Lexicon Bank: A bank that shows its hand

Stacy Watkins (left), president and CEO, and Hilary Nelson (right), senior vice president and director of operations and compliance, at the Las Vegas Strip. Photo by Sammy Tillery

When it comes to supporting outliers in the Las Vegas community, Lexicon Bank knows how to play its cards.

By Tom Groenfeldt


Name:
Lexicon Bank

Assets:
$237.6 million

Location:
Las Vegas, Nev.

Lexicon Bank in Las Vegas opened its doors in August 2019, not long before COVID-19 shut down the city’s entertainment businesses.

“This is a Vegas bank,” explains Stacy Watkins, who was named president and CEO of the $237.6 million-asset bank in the early days of the pandemic. “It was really impactful for us when the lights on the Strip went out—a very emotional, crazy time. You have a bank that was born out of COVID and could have gone the other direction but ended up thriving.”

Lexicon Bank didn’t wait long to make a splash, sponsoring the 2021 World Series of Poker. It also aimed to capture the gaming market with its Professional Poker Banking Program, which is open to players who have participated in at least one of the World Series of Poker tournaments.

Professional players’ finances can be unpredictable and can bring increased regulatory scrutiny, making this a market many banks won’t touch. But as a community bank that is there to serve the gaming hub of Las Vegas, Lexicon Bank welcomes these players with open arms.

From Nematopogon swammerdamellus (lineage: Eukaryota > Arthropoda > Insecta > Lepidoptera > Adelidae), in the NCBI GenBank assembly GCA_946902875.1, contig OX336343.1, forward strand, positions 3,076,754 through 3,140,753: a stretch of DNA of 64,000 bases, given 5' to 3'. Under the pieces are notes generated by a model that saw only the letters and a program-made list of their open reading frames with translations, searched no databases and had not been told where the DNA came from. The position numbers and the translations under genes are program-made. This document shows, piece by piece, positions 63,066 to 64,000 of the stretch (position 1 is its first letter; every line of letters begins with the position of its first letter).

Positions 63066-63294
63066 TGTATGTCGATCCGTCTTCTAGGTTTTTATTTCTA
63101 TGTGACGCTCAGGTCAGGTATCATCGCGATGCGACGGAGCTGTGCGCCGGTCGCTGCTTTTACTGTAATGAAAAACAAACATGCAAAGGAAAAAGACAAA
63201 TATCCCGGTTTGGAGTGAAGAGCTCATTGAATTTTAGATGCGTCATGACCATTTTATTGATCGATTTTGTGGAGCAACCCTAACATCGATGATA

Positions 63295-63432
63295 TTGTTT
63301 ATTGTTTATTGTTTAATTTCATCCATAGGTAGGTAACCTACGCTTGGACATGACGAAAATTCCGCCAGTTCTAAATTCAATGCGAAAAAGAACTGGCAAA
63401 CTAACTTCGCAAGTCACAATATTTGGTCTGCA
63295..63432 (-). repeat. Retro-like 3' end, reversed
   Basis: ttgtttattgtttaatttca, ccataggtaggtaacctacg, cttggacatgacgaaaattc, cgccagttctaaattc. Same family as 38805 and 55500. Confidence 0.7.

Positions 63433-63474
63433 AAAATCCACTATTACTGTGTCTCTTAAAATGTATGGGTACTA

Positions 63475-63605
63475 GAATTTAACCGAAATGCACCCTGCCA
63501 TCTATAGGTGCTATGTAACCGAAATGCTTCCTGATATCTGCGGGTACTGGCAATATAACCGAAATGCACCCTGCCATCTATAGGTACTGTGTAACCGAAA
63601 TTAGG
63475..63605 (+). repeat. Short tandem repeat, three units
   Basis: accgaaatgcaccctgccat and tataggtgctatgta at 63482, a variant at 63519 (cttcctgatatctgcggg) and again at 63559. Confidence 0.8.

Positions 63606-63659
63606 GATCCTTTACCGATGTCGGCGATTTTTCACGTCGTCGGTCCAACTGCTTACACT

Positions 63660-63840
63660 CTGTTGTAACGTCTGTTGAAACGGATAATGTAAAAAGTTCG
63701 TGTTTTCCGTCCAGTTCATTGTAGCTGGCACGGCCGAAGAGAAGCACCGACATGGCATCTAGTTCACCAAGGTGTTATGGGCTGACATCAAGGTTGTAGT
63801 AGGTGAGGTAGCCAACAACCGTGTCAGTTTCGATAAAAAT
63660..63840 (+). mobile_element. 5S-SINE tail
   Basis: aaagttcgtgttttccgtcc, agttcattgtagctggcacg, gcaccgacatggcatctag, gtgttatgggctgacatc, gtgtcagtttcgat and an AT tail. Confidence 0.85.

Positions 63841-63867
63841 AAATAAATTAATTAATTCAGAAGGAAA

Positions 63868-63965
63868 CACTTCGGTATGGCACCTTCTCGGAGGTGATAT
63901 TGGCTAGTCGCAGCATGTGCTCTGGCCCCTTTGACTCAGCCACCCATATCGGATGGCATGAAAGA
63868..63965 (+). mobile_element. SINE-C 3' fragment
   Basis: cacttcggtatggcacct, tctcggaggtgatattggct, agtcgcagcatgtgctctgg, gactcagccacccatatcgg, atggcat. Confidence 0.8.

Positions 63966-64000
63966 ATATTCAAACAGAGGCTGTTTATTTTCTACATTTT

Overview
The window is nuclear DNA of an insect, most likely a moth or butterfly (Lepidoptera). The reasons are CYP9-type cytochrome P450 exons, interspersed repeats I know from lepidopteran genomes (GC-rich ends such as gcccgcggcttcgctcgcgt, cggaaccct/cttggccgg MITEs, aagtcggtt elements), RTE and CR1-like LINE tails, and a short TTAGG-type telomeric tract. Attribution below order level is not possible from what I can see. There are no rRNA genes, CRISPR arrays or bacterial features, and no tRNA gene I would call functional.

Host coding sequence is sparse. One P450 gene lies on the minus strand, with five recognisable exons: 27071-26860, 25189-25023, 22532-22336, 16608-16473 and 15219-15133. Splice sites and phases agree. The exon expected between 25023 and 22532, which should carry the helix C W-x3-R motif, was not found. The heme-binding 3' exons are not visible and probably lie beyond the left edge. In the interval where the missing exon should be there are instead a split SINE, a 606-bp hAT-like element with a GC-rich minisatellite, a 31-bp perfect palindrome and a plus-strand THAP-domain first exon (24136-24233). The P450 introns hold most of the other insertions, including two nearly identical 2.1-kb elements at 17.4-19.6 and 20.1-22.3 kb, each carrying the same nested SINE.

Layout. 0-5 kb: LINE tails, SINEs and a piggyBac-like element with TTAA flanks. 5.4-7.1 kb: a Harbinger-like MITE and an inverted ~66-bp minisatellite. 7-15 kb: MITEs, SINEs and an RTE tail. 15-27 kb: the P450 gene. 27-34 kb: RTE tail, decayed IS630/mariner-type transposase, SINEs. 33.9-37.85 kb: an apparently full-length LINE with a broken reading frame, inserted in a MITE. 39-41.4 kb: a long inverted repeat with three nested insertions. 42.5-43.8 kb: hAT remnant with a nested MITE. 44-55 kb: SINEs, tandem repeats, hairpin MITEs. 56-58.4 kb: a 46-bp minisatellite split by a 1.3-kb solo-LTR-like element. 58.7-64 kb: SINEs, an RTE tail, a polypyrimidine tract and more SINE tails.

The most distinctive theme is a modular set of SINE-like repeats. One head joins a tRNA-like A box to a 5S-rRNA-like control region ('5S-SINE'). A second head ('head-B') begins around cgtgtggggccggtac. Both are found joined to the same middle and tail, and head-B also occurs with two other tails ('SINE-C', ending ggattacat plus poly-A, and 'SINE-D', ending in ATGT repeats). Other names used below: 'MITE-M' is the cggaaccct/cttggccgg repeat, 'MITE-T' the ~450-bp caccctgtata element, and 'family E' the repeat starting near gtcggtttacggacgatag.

Its Professional Poker Player Program acts as a concierge banking service for qualifying professional poker players who need special services like having funds wired ahead to their tournaments. It also accepts the occasional $1 million or $2 million deposit from winning players.

A natural fit

In 2020, six-time World Series of Poker (WSOP) winner Daniel Negreanus moved his winnings account to Lexicon after another financial institution closed his account—a development the community bank addressed in a press release.

Quick Stat

$52B+

The gross gaming revenue of the gambling industry in the U.S. in 2021

Source: Statista

“With banking roots in the mecca of gaming for poker, serving as a banking partner for professional poker players was a natural fit for Lexicon Bank,” said Russell Rosenblum, chairman of the board and a poker enthusiast, in the press release. “Our bank has direct contact with the poker community through personal relationships, business partnerships and community endeavors.”

Those poker deposits, like all others at the bank, go through anti-money laundering screening by software linked to the bank’s core system. But the fundamental risk management in the bank’s professional poker program is old-fashioned Know Your Customer, done by people.

“The participating players sign a contract acknowledging that we’re going to ask them questions and they need to be forthcoming,” explains Hilary Nelson, SVP and director of operations and compliance. “We like to know our customers really well. What’s nice is that the World Series of Poker publishes a list of anyone who plays, and we learn how many other tournaments they play in around the world.”